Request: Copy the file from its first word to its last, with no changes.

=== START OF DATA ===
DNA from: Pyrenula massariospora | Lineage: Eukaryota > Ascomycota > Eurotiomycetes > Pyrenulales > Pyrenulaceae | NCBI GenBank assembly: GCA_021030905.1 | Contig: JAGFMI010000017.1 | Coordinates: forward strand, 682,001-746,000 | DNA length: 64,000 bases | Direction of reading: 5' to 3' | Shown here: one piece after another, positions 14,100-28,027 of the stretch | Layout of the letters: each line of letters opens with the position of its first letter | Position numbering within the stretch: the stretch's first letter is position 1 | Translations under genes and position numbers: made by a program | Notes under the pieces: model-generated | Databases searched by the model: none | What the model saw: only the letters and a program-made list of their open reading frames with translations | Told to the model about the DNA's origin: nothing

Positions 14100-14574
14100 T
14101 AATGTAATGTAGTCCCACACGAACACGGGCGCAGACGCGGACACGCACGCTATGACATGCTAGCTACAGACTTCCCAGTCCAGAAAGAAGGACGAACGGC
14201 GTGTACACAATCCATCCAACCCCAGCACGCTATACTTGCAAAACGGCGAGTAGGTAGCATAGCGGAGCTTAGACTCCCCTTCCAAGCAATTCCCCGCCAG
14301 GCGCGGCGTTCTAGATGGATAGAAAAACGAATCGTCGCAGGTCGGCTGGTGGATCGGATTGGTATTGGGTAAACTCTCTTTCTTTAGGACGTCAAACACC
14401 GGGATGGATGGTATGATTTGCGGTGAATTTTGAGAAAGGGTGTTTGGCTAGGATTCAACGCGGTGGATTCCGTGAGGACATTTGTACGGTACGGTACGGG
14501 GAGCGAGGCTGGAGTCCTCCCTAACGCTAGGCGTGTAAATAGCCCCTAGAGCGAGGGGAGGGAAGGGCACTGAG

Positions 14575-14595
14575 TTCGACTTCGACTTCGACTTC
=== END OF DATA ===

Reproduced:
DNA from: Pyrenula massariospora | Lineage: Eukaryota > Ascomycota > Eurotiomycetes > Pyrenulales > Pyrenulaceae | NCBI GenBank assembly: GCA_021030905.1 | Contig: JAGFMI010000017.1 | Coordinates: forward strand, 682,001-746,000 | DNA length: 64,000 bases | Direction of reading: 5' to 3' | Shown here: one piece after another, positions 14,100-28,027 of the stretch | Layout of the letters: each line of letters opens with the position of its first letter | Position numbering within the stretch: the stretch's first letter is position 1 | Translations under genes and position numbers: made by a program | Notes under the pieces: model-generated | Databases searched by the model: none | What the model saw: only the letters and a program-made list of their open reading frames with translations | Told to the model about the DNA's origin: nothing

Positions 14100-14574
14100 T
14101 AATGTAATGTAGTCCCACACGAACACGGGCGCAGACGCGGACACGCACGCTATGACATGCTAGCTACAGACTTCCCAGTCCAGAAAGAAGGACGAACGGC
14201 GTGTACACAATCCATCCAACCCCAGCACGCTATACTTGCAAAACGGCGAGTAGGTAGCATAGCGGAGCTTAGACTCCCCTTCCAAGCAATTCCCCGCCAG
14301 GCGCGGCGTTCTAGATGGATAGAAAAACGAATCGTCGCAGGTCGGCTGGTGGATCGGATTGGTATTGGGTAAACTCTCTTTCTTTAGGACGTCAAACACC
14401 GGGATGGATGGTATGATTTGCGGTGAATTTTGAGAAAGGGTGTTTGGCTAGGATTCAACGCGGTGGATTCCGTGAGGACATTTGTACGGTACGGTACGGG
14501 GAGCGAGGCTGGAGTCCTCCCTAACGCTAGGCGTGTAAATAGCCCCTAGAGCGAGGGGAGGGAAGGGCACTGAG

Positions 14575-14595
14575 TTCGACTTCGACTTCGACTTC